Zulfiya's research theorizes that:
- Livelihood resilience and access to resources, market, and global economy is central in maintaining peoples’ well-beings.
- Transformative-justice practices often depends on women’s informal social micro-credit networks that help alleviate economic shocks and poverty and enhance entrepreneurship and often decrease economic dependency of women on men and state micro-loan bank systems.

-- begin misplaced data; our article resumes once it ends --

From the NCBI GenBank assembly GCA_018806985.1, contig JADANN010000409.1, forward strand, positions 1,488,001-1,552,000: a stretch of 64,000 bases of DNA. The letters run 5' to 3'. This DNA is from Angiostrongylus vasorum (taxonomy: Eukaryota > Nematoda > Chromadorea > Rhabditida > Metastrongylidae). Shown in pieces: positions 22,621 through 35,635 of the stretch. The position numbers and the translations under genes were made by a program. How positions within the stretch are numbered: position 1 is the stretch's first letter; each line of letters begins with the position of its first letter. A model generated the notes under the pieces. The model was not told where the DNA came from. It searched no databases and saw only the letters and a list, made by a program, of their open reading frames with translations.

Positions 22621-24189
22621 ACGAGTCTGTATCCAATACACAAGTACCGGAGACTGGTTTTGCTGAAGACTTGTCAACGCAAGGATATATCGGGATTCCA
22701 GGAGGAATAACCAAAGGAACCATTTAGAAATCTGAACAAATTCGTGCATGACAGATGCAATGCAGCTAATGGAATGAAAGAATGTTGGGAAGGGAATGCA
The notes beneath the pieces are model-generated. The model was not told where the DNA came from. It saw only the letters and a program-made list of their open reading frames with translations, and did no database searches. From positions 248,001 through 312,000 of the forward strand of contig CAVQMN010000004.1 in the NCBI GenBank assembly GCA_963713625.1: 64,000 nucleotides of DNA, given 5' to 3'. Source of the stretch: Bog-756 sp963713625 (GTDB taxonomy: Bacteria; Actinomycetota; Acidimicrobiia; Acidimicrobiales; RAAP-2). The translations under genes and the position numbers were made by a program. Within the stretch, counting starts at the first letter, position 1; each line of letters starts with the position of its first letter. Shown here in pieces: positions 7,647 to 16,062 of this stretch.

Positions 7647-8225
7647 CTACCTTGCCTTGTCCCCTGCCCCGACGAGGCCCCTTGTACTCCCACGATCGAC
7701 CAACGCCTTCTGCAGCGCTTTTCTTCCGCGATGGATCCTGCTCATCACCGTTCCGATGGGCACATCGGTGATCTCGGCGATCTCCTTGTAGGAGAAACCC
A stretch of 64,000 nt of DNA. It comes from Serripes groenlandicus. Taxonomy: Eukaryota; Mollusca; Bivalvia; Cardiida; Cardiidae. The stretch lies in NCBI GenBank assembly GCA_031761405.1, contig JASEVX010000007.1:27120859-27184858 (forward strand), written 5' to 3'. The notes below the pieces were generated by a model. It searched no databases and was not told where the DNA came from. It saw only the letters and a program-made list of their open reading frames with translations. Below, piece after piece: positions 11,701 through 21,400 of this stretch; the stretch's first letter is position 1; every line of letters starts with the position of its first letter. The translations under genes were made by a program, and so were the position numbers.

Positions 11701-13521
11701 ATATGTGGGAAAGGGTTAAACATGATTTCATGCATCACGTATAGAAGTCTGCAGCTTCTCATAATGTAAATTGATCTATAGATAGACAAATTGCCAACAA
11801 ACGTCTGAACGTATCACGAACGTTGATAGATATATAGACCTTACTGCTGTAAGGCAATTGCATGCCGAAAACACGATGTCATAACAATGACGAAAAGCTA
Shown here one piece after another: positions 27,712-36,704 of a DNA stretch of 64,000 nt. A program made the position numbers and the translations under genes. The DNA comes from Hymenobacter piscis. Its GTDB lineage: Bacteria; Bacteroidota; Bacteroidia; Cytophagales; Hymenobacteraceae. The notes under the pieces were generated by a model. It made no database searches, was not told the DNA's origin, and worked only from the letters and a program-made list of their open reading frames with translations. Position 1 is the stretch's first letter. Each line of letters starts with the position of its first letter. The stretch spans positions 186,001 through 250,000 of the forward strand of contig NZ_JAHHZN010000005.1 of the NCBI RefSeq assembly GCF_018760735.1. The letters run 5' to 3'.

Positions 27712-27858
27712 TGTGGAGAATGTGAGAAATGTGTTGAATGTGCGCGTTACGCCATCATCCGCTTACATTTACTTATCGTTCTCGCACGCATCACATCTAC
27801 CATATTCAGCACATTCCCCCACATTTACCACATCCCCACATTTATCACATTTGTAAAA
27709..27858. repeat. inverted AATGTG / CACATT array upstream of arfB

- And women’s rituals empower women to control their environment and depends on the ways women theorize discourses of patriarchy and empowerment when they challenge and transform their resource access and limited property rights. The discussion of peace testimonies highlights spiritual and healing elements in peacemaking, focusing on rituals where spiritual leaders and participants all seek divine intervention to transcend difficulties and to repair damaged relationships. Participants reconceptualise views of themselves and their broader social landscape to achieve holistic well-being interconnected with spiritual, emotional, physical, intellectual, and economic realms.